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Obstet Gynecol. 2006 Oct;108(4):986-9.

Magnesium sulfate tocolysis: time to quit.

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1
Family Health International, Research Triangle Park, North Carolina 27709, USA. dgrimes@fhi.org

Abstract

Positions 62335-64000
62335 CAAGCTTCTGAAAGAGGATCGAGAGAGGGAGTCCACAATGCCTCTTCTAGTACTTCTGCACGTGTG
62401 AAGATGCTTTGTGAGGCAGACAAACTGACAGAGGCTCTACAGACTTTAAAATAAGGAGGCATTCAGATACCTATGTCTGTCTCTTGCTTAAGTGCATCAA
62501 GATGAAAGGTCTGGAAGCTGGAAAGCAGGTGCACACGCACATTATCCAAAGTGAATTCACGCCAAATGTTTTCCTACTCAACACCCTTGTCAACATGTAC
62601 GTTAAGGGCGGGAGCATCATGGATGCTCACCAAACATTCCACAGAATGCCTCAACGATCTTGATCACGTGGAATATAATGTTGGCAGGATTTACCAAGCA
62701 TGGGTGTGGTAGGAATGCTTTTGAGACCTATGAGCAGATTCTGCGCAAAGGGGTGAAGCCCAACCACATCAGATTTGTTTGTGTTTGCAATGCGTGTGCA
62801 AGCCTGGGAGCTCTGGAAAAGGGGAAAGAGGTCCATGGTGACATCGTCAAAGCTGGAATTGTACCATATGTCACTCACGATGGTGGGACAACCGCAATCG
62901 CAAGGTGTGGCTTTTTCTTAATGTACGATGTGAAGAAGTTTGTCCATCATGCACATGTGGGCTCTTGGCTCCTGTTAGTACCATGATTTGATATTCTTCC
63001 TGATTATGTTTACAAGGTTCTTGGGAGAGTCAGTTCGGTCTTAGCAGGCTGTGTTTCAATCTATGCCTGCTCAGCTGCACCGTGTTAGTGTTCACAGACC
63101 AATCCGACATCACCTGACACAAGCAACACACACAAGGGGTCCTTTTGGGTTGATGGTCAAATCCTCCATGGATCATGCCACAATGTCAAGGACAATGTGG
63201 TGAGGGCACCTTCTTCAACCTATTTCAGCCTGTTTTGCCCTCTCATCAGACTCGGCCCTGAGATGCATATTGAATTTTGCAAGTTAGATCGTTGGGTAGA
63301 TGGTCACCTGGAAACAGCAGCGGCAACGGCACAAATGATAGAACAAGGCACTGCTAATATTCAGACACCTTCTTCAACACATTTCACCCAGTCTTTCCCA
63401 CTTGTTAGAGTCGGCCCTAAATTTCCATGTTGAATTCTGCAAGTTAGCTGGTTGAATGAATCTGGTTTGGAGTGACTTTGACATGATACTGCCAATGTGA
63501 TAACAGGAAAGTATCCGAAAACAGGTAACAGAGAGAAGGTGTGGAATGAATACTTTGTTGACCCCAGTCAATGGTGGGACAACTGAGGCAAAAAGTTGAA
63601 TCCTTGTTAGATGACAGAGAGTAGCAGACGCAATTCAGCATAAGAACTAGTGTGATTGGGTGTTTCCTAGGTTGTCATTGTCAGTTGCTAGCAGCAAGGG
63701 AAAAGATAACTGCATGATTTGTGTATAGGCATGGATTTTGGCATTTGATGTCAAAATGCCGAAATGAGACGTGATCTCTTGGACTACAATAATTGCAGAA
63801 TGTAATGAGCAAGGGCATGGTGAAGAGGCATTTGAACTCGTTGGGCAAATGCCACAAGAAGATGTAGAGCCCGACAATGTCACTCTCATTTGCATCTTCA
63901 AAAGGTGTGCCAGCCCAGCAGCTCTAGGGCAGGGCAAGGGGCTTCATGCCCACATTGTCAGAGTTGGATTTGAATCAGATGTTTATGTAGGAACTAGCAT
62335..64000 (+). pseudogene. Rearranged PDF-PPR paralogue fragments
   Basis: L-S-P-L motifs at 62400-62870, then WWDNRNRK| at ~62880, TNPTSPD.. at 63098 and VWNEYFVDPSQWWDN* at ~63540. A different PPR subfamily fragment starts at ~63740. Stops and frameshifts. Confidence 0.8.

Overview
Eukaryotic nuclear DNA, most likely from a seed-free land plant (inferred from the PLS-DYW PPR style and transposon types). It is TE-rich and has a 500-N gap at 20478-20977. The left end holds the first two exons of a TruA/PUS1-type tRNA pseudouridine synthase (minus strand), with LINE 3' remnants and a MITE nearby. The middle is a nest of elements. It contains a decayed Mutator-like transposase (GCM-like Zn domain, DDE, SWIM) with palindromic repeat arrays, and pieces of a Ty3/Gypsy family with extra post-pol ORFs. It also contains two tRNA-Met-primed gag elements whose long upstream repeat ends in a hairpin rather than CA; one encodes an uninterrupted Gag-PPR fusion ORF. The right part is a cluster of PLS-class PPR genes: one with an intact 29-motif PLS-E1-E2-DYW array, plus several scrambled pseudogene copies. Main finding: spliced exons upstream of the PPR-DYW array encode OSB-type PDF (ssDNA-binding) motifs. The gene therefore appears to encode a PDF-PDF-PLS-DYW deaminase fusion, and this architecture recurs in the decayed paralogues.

Intravenous magnesium sulfate tocolysis remains a North American anomaly. This therapy rose to prominence based on poor science and the recommendations of authorities. However, a Cochrane systematic review concluded that magnesium sulfate is ineffective as a tocolytic. The review found no benefit in preventing preterm or very preterm birth. Moreover, the risk of total pediatric mortality was significantly higher for infants exposed to magnesium sulfate (relative risk 2.8; 95% confidence interval 1.2-6.6). Given its lack of benefit, possible harms, and expense, magnesium sulfate should not be used for tocolysis. Any further use of magnesium sulfate for tocolysis should be restricted to formal clinical trials with approval by an institutional review board and signed informed consent for participants. Should tocolysis be desired, calcium channel blockers, such as nifedipine, seem preferable.

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